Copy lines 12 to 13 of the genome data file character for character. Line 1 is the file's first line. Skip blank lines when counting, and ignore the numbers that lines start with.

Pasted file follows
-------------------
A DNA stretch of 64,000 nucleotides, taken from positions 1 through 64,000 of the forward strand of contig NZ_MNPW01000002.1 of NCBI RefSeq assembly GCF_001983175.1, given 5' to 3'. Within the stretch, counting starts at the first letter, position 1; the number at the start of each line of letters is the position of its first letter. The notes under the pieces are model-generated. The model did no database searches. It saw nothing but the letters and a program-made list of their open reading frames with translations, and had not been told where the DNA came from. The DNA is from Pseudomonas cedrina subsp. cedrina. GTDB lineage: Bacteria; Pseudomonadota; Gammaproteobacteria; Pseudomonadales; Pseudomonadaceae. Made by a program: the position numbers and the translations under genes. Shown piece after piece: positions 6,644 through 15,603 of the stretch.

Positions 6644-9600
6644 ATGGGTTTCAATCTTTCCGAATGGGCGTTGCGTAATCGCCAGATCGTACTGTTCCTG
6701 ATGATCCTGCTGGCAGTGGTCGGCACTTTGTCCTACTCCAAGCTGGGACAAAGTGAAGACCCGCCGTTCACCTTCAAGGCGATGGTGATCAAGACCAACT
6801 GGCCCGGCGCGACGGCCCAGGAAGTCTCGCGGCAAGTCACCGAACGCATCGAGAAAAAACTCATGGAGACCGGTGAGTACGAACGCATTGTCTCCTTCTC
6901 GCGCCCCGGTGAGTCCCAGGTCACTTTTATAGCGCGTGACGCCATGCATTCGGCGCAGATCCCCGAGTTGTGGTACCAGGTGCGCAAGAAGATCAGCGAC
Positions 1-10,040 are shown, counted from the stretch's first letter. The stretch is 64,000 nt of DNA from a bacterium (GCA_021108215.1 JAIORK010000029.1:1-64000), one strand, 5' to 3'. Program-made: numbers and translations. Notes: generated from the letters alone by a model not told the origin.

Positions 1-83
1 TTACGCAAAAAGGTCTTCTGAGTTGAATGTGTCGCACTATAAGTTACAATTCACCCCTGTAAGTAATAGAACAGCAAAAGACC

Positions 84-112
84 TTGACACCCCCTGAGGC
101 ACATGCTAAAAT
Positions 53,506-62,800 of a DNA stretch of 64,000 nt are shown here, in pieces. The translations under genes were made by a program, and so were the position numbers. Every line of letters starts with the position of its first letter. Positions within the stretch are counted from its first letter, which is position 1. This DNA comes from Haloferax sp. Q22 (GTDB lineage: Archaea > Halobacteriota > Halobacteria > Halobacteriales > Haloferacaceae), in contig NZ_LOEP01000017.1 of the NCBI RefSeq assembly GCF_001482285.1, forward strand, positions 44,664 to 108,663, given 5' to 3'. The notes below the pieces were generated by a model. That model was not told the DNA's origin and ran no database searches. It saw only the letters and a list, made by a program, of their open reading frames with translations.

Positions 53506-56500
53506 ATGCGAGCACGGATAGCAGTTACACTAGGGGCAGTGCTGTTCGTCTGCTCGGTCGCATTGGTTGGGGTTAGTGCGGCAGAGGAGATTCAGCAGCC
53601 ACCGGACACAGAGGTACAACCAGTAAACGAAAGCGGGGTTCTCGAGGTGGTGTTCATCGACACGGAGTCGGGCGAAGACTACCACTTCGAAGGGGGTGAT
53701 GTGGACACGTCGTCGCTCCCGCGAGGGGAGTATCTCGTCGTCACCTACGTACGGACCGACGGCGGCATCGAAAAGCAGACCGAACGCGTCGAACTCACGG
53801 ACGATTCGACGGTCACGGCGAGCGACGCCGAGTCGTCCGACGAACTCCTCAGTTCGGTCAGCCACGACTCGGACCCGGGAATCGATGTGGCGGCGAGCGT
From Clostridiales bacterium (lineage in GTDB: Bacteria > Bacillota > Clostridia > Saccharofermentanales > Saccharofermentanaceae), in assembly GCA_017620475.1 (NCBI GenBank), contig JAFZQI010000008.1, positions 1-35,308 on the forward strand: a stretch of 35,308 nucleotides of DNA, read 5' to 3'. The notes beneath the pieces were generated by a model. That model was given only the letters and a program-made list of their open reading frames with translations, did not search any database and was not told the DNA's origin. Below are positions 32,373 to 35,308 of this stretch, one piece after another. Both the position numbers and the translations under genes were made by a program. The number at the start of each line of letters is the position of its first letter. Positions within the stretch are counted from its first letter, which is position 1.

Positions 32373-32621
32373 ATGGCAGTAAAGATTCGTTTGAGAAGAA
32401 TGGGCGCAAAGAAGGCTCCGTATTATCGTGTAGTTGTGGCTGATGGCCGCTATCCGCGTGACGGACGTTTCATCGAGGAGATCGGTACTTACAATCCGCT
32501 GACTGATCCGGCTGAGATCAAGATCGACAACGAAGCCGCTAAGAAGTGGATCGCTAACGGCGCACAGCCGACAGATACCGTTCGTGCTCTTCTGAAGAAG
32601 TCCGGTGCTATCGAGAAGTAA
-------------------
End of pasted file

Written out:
101 ACATGCTAAAAT
Positions 53,506-62,800 of a DNA stretch of 64,000 nt are shown here, in pieces. The translations under genes were made by a program, and so were the position numbers. Every line of letters starts with the position of its first letter. Positions within the stretch are counted from its first letter, which is position 1. This DNA comes from Haloferax sp. Q22 (GTDB lineage: Archaea > Halobacteriota > Halobacteria > Halobacteriales > Haloferacaceae), in contig NZ_LOEP01000017.1 of the NCBI RefSeq assembly GCF_001482285.1, forward strand, positions 44,664 to 108,663, given 5' to 3'. The notes below the pieces were generated by a model. That model was not told the DNA's origin and ran no database searches. It saw only the letters and a list, made by a program, of their open reading frames with translations.